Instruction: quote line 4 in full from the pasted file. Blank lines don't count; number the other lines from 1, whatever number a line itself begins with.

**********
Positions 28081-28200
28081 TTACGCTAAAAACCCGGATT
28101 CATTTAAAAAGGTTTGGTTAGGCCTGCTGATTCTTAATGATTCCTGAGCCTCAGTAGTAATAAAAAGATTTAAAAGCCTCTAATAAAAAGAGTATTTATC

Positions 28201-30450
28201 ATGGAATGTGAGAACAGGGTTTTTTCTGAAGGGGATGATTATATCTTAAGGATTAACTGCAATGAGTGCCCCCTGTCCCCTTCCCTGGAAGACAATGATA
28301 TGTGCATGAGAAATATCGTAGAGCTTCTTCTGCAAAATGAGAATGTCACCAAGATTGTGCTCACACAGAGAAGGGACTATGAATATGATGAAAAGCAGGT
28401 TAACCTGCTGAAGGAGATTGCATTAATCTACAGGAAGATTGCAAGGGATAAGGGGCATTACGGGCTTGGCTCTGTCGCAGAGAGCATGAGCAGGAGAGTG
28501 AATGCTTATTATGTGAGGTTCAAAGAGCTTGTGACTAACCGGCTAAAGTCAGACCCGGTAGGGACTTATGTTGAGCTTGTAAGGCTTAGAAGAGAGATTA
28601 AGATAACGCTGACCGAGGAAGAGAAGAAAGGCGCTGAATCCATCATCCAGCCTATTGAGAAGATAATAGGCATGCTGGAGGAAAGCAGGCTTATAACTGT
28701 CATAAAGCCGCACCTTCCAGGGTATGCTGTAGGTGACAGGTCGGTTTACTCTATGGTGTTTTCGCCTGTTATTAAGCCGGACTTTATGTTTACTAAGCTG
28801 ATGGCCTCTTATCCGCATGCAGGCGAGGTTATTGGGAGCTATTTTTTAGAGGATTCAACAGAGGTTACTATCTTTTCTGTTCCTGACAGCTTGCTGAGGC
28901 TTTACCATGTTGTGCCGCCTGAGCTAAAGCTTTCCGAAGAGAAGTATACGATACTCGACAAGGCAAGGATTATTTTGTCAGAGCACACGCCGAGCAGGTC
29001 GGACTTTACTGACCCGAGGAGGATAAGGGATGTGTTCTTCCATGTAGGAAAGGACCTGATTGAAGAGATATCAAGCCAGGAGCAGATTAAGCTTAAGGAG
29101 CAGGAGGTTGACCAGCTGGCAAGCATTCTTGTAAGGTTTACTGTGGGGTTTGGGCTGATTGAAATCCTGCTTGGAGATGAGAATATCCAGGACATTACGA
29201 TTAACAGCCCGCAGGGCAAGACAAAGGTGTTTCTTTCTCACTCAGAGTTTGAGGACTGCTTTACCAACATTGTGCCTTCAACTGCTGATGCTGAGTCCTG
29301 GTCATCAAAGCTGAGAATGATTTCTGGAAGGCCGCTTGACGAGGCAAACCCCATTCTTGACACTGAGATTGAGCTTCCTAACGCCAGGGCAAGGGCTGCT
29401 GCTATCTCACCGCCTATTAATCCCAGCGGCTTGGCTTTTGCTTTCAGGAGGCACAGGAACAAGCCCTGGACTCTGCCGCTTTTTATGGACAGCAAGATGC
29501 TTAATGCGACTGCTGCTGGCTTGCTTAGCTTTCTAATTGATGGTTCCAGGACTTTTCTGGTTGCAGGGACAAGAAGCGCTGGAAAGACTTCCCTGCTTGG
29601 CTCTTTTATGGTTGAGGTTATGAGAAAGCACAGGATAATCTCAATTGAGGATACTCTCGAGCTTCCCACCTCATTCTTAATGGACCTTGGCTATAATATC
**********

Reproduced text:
Positions 28201-30450